- Created on Thursday, 16 August 2012 17:15
- Written by Imperial Valley News
Sacramento, California - Today, a regulatory streamlining bill authored by Asm. V. Manuel Pérez (D-Coachella) passed its final hurdle in the state legislature and now heads to the Governor. In addition, several bills were approved in the Senate Appropriations Committee and advance to the Senate Floor.
Relating to lithium extraction in geothermal technologies, AB 2205 will help spur business creation in new industries tied to geothermal energy. The bill makes a regulatory clarification so that existing regulations applying to geothermal plants also apply to new clean processes that extract beneficial materials from geothermal brine in closed loop systems at these plants. These processes did not exist when the regulatory framework for geothermal energy was developed, resulting in ambiguity that has impeded the build out of this emerging industry.
“This bill helps provide green resources to build out the green economy,” said Pérez. “By ensuring the code reflects new technological innovations, we can help our state remain competitive and encourage business development, while meeting our emissions reduction goals.”
Lithium is an important element needed for the production of electric vehicle batteries and other energy storage technologies, the production of which helps meet the state’s emission reduction and electric vehicle goals while encouraging business development in this field. By clarifying the code to reflect technological advances to extract lithium, the State of California will be positioned to be a major producer of this valuable element.
In addition, the following bills were approved by the Senate Appropriations Committee and now head to the Senate Floor for consideration:
AB 1411 makes key changes to the California Enterprise Zone program that strengthen the oversight, management and accountability of the program, while providing a stronger program focus on targeted populations, such as veterans, the unemployed, disabled and low income households. The reforms included in the bill reflect months of negotiations and the general agreement of stakeholder groups.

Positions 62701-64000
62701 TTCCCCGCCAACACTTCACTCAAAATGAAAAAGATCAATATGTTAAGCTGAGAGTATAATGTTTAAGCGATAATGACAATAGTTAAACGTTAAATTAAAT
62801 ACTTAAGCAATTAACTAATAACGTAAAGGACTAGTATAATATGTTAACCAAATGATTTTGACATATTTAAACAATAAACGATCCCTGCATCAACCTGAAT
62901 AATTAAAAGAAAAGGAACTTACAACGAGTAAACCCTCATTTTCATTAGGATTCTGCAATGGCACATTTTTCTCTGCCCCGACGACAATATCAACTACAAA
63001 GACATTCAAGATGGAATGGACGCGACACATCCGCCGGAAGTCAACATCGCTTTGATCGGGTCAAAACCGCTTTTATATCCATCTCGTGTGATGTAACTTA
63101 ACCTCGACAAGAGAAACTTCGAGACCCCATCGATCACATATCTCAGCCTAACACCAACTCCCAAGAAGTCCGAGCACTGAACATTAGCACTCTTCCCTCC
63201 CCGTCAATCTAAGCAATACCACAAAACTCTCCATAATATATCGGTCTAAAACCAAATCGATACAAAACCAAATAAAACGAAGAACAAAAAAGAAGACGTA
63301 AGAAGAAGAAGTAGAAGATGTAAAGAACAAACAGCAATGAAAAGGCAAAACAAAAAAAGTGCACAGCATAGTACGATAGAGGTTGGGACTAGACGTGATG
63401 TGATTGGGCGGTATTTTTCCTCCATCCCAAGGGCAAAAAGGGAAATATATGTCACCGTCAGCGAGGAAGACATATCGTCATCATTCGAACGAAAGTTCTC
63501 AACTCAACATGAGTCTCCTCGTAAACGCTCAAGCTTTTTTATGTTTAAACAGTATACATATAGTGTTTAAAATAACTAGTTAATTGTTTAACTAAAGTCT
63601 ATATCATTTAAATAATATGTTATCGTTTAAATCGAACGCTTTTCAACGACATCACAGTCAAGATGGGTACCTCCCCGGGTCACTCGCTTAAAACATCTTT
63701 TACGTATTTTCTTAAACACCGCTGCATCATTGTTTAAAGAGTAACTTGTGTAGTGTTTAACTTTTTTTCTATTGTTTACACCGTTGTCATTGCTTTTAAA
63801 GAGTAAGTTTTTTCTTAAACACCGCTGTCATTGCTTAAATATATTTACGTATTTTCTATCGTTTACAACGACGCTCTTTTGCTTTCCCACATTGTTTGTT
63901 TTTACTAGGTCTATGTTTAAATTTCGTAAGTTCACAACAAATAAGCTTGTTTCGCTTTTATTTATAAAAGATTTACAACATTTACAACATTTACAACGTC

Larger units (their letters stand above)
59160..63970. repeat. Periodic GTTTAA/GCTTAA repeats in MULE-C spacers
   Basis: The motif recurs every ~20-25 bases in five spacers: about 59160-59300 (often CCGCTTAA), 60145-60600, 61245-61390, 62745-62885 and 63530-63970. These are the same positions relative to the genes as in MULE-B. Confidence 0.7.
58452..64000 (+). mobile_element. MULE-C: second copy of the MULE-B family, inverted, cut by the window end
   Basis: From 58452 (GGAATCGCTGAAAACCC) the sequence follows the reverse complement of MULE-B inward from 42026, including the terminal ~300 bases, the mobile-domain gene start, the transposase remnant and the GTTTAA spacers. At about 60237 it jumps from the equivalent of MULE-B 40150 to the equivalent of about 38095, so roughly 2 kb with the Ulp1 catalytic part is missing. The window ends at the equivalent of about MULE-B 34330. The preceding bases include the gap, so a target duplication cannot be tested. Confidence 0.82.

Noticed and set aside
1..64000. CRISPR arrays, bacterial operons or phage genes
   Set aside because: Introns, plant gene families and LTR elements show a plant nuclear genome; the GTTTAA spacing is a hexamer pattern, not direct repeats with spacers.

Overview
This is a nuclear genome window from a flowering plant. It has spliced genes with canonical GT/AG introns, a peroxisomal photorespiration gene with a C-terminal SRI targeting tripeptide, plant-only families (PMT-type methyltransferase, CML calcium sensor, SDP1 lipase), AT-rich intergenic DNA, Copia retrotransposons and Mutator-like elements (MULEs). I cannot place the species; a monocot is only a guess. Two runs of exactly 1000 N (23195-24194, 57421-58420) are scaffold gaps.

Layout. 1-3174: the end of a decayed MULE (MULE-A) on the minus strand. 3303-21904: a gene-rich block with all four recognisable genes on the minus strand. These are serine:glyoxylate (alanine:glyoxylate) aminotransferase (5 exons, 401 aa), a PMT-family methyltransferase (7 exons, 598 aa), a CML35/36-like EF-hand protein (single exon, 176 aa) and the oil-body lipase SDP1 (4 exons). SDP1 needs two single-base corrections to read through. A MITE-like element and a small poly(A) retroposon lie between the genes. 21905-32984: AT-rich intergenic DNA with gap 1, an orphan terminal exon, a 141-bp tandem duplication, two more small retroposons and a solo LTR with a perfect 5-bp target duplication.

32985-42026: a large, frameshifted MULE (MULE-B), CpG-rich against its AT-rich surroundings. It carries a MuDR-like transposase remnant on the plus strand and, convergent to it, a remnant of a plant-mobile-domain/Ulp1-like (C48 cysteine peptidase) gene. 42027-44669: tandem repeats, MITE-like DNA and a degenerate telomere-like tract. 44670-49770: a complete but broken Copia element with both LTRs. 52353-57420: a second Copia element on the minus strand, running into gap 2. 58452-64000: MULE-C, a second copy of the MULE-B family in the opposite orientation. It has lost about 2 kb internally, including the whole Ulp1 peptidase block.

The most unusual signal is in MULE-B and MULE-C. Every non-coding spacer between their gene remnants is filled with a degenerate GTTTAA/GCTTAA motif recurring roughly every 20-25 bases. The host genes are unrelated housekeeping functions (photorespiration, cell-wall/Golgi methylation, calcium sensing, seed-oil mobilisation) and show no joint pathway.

AB 1830 clarifies the Public Utilities Code in instances where mobile home park water rates are found to be unjust and unreasonable, so that the term “rate relief” may also include the reimbursement of funds to residents who have been overcharged. This change would provide the same rights and protections to residents of mobilehome parks who pay for their water services through the park as are enjoyed by customers of Investor Owned Utilities. The need for this policy remedy surfaced due to the January ruling by the Public Utilities Commission (PUC) regarding the exorbitant water rates charged by Sunbird Mobilehome Park in Thermal, California.
AB 2671 extends to 2018 the sunset on a provision in the Small Business Loan Guarantee Program providing authority to the program to leverage its capital reserves at a maximum ratio of $5 to every $1 held in reserve. The extension ensures this important access to capital program can continue to operate under the most flexible provisions to assist the largest number of small businesses.
AB 2339 (Williams/V.M. Perez) related to the deployment and use of geothermal technologies, requires the California Energy Commission, in consultation with the Public Utilities Commission, the Air Resources Board, and other stakeholders, to evaluate and recommend policies and implementation strategies to overcome barriers in this industry.